ketama consistent hashing update

Steven Grimm sgrimm at
Wed Aug 8 10:47:01 UTC 2007

Brad Fitzpatrick wrote:
>    -- do we pre-compute 'n' points like my perl client?
>       (note that this can be done lazily too, only evaluating each of
>        1024 positions the first time they're accessed)

I'd like to request that we standardize on a much bigger number than 
1024. If you have a ton of memcached instances, "n" doesn't have to be 
very high before a space of 1024 values starts to get pretty crowded, if 
not completely full.

Speaking of which, any spec should clarify what happens when there's a 
collision between two targets. I would prefer it to be deterministic 
based on the targets in question, rather than based on insertion order; 
then you are guaranteed to get the same results in a client which has 
added new targets incrementally over time as you do in one that started 
out with the complete list in some undefined order.

I am not completely convinced there's much value to limiting the space 
to some arbitrarily small range like 1024 in the first place. Given that 
this is on the client side (where the request rate is relatively low), a 
binary search or n-ary tree traversal is likely to be indistinguishable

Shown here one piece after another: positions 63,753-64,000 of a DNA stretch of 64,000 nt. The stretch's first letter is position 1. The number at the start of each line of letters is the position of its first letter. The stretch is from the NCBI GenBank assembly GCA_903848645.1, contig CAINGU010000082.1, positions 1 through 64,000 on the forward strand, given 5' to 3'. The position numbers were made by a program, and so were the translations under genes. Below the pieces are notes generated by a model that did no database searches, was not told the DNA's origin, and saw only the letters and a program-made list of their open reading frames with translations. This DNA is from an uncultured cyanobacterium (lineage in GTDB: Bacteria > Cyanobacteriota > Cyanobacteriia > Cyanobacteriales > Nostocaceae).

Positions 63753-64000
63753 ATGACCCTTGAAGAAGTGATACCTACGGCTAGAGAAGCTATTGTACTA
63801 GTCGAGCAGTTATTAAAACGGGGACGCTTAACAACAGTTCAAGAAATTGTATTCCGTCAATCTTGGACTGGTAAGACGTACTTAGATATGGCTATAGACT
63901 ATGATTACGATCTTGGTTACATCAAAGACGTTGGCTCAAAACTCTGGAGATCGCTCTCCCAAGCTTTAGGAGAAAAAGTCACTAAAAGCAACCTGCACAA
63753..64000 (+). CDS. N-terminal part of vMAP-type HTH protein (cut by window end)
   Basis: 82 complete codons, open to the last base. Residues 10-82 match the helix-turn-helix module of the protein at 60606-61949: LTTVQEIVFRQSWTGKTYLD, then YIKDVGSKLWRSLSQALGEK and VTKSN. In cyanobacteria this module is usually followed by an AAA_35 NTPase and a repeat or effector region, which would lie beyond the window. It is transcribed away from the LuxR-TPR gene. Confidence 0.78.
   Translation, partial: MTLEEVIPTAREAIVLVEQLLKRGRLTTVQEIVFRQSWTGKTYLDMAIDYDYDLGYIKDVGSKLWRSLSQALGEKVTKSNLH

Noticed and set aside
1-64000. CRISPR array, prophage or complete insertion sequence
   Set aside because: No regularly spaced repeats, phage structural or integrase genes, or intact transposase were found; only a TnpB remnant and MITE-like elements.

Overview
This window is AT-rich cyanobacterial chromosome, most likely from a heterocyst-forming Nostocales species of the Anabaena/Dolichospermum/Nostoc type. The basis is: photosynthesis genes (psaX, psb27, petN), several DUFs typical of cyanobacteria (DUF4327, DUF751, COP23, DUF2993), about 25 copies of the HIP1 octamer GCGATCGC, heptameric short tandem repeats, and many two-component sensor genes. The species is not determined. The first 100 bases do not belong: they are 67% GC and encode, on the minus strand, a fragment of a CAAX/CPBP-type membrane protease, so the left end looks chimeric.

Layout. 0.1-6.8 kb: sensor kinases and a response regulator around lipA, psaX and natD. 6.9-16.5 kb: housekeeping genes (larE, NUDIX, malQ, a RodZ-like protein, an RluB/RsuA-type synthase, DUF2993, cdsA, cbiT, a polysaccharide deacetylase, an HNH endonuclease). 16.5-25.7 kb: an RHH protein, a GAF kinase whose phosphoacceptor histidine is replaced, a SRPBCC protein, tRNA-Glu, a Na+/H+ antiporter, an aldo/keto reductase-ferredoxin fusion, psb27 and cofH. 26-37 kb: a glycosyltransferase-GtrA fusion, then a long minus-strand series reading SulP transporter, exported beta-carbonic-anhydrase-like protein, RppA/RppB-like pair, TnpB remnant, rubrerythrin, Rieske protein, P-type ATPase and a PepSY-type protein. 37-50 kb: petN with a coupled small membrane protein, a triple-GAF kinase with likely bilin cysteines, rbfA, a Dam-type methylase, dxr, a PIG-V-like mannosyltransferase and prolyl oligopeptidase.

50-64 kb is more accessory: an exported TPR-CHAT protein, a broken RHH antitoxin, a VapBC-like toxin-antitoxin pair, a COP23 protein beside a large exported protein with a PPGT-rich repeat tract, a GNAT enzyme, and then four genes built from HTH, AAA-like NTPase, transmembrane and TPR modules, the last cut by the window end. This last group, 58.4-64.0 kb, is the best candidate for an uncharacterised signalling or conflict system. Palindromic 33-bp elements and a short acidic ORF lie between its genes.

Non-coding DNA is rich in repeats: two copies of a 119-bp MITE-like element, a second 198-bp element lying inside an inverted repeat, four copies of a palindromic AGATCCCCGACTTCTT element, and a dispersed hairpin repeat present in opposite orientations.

from an array lookup in performance terms given the likely depth of the 
tree, and if you have a full 32 bits worth of number space, collisions 
become very unlikely. Given that the array in question is just a cache 
of the results of searching some underlying data structure -- hence the 
fact that it can be populated lazily -- IMO it should have a 
demonstrable performance benefit to be worth the extra layer of complexity.

The complexity, BTW, is not just in searching. The array really is a 
cache, which means you have to be careful to invalidate it at the right 
times. When you add a new target in your lazy-evaluated implementation, 
are you quite certain the code will find it given that previous targets 
may already have been cached in the array? Et cetera.


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